Largely driven by demand in China, Mexico and South Korea, global pork trade volume increased by about 5 percent in 2015, setting a new record of more than 7 million metric tons (mt). The European Union led the way on the supplier side, particularly benefiting from China’s increased demand. This helped drive EU export volume to a record 3 million mt, up 9 percent year-over-year. Exports to China/Hong Kong were 1.446 million mt, +22 percent and accounting for 48 percent of total EU export volume. EU exports were lower for Japan, the Philippines, Ukraine, Thailand and Montenegro, but larger for the other main destinations including the United States, Australia, Ivory Coast, Taiwan, Singapore, Vietnam, South Africa and New Zealand. For pork muscle cuts only, EU exports were up 10 percent, also setting a new record at 1.837 million mt, driven largely by a 45 percent increase to China/Hong Kong (631,635 mt).
The weak euro, an increase in EU pork production and tepid intra-EU demand all contributed to low prices and Europe’s record-breaking exports. With the Russian market closed, European pork has become more reliant on the Asian markets, and pork from numerous EU member states is now competing with U.S. pork. This includes cuts not typically exported by the EU, such as Spanish picnics in Korea and defrosted Spanish pork at retail in Japan.
Among other major suppliers, exports from the United States declined 2 percent to 2.13 million mt. We detailed 2015 U.S. export results in the Feb. 12 Export Newsline.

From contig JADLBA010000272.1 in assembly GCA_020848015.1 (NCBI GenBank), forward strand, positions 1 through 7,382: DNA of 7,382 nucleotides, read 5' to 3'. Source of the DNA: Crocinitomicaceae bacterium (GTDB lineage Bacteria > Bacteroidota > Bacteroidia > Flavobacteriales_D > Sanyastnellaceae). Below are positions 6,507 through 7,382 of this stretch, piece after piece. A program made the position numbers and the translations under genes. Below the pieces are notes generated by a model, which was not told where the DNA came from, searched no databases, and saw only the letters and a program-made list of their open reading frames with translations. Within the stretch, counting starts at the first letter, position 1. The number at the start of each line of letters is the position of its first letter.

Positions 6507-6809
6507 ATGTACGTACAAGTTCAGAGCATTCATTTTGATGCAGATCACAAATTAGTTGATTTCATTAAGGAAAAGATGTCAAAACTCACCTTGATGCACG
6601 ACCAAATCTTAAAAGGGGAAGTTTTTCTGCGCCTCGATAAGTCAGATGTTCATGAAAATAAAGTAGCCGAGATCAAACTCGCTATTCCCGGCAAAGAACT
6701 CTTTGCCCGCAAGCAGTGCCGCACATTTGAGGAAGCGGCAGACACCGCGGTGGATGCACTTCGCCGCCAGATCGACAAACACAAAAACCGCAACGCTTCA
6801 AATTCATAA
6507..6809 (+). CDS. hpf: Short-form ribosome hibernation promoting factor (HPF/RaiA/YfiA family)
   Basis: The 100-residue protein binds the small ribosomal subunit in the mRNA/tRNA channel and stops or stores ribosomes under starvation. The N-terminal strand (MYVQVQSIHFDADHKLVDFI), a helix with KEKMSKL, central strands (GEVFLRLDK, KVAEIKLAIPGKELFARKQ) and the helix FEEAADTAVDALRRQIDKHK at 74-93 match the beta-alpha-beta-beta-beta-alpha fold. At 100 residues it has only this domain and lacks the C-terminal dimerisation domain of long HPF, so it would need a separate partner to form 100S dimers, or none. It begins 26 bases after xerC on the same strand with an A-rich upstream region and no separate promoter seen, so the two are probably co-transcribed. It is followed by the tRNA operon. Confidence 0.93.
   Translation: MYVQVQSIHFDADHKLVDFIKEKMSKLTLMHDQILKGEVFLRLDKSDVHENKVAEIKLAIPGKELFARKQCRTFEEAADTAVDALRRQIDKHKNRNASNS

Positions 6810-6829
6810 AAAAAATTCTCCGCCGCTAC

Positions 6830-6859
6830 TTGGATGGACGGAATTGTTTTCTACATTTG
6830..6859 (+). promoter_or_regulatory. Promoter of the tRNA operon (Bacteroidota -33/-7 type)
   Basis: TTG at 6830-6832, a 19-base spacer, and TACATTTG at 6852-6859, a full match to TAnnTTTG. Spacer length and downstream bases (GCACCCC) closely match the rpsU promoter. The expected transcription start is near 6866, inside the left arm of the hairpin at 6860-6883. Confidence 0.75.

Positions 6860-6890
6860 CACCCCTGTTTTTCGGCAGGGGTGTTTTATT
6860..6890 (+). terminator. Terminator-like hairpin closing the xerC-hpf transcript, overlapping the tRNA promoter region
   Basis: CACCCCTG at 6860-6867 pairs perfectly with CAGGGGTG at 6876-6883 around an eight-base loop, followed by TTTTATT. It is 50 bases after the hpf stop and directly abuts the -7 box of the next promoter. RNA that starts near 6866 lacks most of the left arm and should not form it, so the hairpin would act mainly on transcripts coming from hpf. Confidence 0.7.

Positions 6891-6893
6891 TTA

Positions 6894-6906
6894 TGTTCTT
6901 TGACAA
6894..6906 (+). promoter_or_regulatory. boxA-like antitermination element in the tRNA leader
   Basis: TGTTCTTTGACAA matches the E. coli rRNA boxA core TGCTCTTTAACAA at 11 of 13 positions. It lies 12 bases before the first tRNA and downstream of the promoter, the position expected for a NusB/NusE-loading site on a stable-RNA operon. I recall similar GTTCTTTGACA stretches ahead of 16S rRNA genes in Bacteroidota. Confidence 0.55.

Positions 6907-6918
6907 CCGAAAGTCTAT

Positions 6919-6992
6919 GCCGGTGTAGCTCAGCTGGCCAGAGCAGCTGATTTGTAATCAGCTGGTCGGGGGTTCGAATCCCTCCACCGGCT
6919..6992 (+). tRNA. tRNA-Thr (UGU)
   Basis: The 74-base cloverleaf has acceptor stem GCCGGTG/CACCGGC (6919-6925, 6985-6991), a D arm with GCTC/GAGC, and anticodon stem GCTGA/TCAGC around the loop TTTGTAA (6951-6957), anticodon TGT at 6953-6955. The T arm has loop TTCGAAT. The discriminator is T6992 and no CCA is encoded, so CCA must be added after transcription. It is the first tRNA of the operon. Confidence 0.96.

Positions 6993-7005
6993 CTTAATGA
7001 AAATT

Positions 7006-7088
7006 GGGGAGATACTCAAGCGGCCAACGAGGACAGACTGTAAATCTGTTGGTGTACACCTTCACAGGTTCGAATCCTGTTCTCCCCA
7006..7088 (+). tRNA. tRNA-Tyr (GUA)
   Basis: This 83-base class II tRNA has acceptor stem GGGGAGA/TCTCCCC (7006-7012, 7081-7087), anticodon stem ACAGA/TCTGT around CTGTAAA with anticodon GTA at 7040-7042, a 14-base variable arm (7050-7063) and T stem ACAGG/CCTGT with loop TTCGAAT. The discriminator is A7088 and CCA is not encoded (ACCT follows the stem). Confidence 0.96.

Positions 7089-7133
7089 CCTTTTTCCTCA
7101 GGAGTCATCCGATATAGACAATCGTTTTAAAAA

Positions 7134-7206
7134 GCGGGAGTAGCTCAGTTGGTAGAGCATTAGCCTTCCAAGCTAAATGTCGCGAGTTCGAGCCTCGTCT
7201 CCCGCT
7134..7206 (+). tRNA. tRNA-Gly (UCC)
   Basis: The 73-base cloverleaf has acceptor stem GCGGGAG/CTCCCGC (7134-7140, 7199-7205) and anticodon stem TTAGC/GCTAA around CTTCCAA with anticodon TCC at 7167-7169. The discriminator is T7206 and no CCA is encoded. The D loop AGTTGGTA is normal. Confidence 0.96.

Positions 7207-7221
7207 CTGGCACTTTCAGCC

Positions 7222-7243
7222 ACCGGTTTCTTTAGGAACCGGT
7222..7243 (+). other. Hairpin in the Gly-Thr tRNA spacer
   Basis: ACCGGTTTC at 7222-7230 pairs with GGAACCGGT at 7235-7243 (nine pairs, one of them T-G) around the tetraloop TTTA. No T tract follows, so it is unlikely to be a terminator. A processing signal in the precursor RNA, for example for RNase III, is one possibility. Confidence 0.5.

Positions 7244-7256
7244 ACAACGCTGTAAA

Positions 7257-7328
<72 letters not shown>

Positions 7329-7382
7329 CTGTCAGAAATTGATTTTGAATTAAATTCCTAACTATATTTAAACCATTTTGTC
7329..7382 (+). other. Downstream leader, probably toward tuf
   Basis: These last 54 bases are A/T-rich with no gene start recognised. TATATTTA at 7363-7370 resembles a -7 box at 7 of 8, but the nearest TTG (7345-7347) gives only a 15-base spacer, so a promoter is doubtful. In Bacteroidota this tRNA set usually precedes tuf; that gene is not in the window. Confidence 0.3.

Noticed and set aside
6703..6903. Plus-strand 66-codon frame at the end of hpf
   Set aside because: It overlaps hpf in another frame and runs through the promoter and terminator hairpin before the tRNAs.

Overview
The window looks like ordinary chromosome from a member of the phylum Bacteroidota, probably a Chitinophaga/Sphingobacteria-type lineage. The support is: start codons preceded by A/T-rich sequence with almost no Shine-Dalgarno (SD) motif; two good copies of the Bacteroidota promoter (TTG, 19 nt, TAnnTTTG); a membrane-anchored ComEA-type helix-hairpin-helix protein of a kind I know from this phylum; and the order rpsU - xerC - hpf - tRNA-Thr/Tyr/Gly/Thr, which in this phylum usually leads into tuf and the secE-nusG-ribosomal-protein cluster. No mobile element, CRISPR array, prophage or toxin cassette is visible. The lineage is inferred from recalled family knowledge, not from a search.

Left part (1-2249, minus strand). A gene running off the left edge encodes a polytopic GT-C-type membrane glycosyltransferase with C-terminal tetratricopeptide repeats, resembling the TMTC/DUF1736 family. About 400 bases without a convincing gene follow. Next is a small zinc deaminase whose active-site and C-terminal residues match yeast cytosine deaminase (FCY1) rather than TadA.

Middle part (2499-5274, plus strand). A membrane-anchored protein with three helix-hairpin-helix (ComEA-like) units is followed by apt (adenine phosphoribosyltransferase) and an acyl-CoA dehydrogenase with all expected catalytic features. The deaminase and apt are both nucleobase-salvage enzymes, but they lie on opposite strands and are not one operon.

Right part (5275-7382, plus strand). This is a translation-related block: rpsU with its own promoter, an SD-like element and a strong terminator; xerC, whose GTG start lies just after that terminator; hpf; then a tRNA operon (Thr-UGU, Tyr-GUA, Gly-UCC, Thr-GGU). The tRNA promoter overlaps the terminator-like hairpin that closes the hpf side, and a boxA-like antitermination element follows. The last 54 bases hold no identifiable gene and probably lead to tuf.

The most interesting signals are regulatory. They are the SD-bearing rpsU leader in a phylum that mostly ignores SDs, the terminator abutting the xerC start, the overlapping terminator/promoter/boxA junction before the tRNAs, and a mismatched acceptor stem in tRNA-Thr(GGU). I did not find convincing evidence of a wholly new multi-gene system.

Exports of Canadian pork totaled 1.068 million mt, which was steady with 2014. Canada’s exports to China were down slightly after gaining momentum in June, but trended higher for all other major markets, including the U.S., Japan and Mexico. The weak Canadian dollar helped Canada offset the loss of the Russian market, as the industry effectively found alternative markets for the 89,000 mt of pork it shipped to Russia in 2014 before the market closed in August that year. Canada also benefited from the West Coast port issues, which helped to open opportunities for Canadian chilled pork in Japan.
Exports from Brazil (535,700 mt) and Chile (176,000 mt) each increased by about 10 percent in 2015 and Mexico’s exports were up an estimated 6 percent to 98,000 mt. So with the U.S. being the only major exporter to see a decline in export volume, the U.S. share of global exports dropped from 30 percent in 2014 to 29 percent last year (U.S. share peaked at 32 percent in 2011). Brazil’s export growth was driven by increases to leading markets Russia and Hong Kong. Chile also exported larger volumes to its top three markets: China, Korea and Russia. Although Russia imported less pork in 2015, Brazil, Ukraine and Chile were its dominant suppliers.
On the importing side, the top six markets – China/Hong Kong, Japan, Mexico, the U.S., Korea and Russia – accounted for nearly 80 percent of global volume. Imports trended higher for China/Hong (+8 percent), Mexico (+15 percent), the U.S. (+10 percent), and Korea (+24 percent), but lower for Japan (-5 percent) and (Russia -21 percent). Among the other significant importing countries, combined volume increased by only 1 percent.
Sources: Global Trade Atlas and USMEF estimates